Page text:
One who contributes from his wealth for the purpose of writing or publishing a sefer of a Tzaddik –
Behold, at any given time, and in any corner of the world, that a person studies from this sefer, the Tzaddik [on high] evokes merit on behalf of the donor through whom the sefer was disseminated.
—The Rebbe, Igrot Kodesh, vol 2
Path to Selflessness
by Rabbi Menachem M. Schneerson the Lubavitcher Rebbe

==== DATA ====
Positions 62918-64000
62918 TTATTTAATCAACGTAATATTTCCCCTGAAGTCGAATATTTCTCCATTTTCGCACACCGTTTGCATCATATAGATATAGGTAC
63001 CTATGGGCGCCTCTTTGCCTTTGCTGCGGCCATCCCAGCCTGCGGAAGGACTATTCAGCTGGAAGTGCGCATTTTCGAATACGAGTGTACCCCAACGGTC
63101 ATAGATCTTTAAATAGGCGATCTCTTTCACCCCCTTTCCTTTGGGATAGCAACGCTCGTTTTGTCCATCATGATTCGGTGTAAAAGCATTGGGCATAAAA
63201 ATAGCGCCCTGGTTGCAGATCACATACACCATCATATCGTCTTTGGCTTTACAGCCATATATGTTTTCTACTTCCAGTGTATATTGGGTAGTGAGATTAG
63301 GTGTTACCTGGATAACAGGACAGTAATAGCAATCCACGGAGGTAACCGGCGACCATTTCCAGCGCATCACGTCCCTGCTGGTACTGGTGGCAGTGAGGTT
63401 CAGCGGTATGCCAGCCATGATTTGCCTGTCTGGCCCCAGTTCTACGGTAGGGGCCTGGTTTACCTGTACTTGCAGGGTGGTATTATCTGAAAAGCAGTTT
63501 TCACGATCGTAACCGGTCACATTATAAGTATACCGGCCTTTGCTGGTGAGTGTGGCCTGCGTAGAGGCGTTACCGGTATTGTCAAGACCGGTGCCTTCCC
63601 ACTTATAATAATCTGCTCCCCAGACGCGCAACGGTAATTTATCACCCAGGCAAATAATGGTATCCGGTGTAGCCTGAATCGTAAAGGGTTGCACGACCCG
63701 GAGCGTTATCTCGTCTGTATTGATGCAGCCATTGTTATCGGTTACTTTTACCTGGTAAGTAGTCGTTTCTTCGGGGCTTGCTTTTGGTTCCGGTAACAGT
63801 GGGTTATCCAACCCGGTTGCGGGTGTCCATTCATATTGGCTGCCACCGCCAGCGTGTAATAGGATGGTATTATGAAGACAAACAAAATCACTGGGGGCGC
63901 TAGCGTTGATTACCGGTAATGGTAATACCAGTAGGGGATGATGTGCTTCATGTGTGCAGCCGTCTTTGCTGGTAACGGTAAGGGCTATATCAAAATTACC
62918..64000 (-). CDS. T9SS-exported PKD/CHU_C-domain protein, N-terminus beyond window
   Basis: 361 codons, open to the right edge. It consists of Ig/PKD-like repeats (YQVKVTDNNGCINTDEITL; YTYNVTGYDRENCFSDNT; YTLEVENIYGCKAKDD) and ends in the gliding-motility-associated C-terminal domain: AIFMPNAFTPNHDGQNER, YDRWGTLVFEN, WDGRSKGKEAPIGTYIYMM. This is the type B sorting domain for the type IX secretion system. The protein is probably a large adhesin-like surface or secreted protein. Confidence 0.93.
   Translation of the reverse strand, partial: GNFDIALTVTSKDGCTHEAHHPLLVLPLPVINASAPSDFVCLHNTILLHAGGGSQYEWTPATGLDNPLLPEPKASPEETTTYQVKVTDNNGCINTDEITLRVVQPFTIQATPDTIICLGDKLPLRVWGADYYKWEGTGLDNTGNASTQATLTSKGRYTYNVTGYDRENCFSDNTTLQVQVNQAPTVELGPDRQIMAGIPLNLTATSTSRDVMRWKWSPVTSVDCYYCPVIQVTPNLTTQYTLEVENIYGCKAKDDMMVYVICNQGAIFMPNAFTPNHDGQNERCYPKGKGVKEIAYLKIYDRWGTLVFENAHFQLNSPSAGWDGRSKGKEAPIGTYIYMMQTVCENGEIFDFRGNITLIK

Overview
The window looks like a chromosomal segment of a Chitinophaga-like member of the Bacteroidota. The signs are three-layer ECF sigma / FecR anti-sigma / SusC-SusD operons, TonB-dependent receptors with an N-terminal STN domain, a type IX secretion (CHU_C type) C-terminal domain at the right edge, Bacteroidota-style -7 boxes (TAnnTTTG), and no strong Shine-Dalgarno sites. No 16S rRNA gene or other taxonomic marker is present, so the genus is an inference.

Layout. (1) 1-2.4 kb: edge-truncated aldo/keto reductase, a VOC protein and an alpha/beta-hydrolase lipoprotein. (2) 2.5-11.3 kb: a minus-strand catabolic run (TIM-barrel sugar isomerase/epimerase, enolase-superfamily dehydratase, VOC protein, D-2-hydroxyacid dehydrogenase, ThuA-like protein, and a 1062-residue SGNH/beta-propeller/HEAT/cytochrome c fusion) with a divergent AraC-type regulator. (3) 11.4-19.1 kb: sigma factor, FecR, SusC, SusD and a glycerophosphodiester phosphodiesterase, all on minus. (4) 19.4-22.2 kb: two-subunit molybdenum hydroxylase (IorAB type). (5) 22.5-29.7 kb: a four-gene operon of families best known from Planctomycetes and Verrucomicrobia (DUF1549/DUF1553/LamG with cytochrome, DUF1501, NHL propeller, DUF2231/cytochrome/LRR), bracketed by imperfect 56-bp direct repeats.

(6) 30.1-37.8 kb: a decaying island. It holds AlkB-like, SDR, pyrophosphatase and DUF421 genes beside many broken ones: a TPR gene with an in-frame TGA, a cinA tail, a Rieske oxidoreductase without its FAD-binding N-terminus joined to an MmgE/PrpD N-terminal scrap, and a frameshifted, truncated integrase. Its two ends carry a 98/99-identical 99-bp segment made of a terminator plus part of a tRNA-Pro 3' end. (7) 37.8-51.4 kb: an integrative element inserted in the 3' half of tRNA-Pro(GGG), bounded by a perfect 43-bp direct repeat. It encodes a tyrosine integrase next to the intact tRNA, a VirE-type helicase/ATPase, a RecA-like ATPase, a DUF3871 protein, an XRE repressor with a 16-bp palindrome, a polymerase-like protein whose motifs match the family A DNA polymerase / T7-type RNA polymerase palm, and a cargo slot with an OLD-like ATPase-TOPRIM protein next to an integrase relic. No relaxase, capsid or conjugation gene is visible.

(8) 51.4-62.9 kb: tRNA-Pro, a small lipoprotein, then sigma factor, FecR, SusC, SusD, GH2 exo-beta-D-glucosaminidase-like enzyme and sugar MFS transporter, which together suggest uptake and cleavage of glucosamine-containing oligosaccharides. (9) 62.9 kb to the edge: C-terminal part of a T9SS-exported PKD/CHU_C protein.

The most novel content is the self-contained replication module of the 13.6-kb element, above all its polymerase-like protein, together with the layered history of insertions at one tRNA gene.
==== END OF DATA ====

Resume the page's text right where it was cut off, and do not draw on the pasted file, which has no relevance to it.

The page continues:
Beginning with the words Yehuda Atah , the discourse examines the blessing which Yaakov blessed his fourth son, Yehuda, as compared to the blessings he gave his first three sons, Reuven, Shimon and Levi. Yaakov`s sons embody distinctive forms of divine service, which correspond to distinct sections of the prayers of Shema and the Amidah. Using these distinctions, the discourse further derives lessons about the bond between the individual Jewish soul and G-d.